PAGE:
August 30, 2011
Brazil Could Lose R$ 60 Billion in Potential Ag Investments
The Brazilian Congress held public hearing last week as part of the process to develop new regulations concerning the purchase of Brazilian farmland by foreigners. In August of 2010, then President Lula essentially suspended the purchase of farmland by foreigners and since then, billions of dollars of potential investments have been setting on the sidelines waiting for clarification of the new regulations. The hearings were held by a subcommittee of Congress (Subestra) assigned to develop the new regulations by the end of the year.
Industry participants in the hearing indicated that as much as R$ 60 billion in potential investments over the next 5 years may be lost if this issue is not resolved. They estimate that R$ 7 in potential investments could be lost in grain production, R$ 16 billion in sugarcane production, and R$ 37 billion in forestry projects.
The industry participants suggested that a distinction should be made between speculative investments and investments focused on increased agricultural production. Unrestricted land speculation was one of the principal reasons why Lula took action last year. Rapidly increasing land prices were forcing many Brazilian farmers out of the land market because they could not compete with foreign investors looking to purchase tens of thousands or hundreds of thousands of hectares. The final fact that pushed Lula to restrict purchases was the revelation that the Chinese government had been purchasing farmland in the state of Bahia.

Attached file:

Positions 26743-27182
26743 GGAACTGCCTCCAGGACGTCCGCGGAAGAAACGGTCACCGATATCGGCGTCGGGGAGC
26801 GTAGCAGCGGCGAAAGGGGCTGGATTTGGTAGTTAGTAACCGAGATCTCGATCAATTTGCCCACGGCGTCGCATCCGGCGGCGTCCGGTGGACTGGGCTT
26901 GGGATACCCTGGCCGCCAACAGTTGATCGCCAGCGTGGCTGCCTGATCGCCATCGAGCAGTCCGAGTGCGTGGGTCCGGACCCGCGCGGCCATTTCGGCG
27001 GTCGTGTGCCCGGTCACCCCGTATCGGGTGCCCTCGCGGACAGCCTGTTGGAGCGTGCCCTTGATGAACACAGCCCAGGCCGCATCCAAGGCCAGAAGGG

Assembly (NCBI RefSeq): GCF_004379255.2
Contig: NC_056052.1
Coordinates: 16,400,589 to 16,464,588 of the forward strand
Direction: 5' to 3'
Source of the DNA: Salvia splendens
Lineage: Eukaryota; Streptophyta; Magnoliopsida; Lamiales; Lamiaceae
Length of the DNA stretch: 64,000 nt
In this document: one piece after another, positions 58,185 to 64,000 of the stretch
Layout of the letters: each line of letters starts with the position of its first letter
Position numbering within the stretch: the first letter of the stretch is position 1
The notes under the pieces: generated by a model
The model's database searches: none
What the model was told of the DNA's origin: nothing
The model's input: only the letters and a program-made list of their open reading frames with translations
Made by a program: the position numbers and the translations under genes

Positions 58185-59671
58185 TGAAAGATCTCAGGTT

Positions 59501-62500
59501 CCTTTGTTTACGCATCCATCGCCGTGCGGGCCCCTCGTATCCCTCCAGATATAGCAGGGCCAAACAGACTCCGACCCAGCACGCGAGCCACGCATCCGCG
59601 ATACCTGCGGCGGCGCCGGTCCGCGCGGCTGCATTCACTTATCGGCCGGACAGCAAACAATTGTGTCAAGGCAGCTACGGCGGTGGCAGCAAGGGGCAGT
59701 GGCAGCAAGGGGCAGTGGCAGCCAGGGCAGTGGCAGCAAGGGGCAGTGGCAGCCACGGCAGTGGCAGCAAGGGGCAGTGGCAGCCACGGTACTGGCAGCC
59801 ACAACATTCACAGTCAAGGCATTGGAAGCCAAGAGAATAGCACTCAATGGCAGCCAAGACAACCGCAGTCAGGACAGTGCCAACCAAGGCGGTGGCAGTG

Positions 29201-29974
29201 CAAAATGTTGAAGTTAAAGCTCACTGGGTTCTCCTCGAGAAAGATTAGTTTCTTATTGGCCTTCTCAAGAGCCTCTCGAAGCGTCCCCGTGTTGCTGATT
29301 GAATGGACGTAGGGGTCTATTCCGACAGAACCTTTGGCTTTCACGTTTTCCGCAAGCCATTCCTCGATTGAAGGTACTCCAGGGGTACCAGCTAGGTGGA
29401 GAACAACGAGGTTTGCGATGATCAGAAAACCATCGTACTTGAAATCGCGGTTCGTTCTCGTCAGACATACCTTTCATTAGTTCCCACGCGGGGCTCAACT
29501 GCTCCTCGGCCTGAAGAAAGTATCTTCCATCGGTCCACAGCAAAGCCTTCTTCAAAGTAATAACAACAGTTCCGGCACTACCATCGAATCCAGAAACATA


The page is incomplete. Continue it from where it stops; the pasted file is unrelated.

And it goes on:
The situation for the sugar/ethanol sector is especially troubling since 30% of the sugar/ethanol mills are owned by foreigners and no new investments will be forthcoming if the land ownership issue is not resolved. Brazil's ethanol production is in decline at the same time that demand for the fuel continues to increase. The country needs dozens of new sugar/ethanol mills in the near future just to keep up with increasing domestic demand. A large amount of land for sugarcane production is essential for a sugar/ethanol mills in order to better control the quantity and quality of the sugarcane. Without the ability to purchase land, investors will be very hesitant to pour billions of dollars into new sugar/ethanol mills.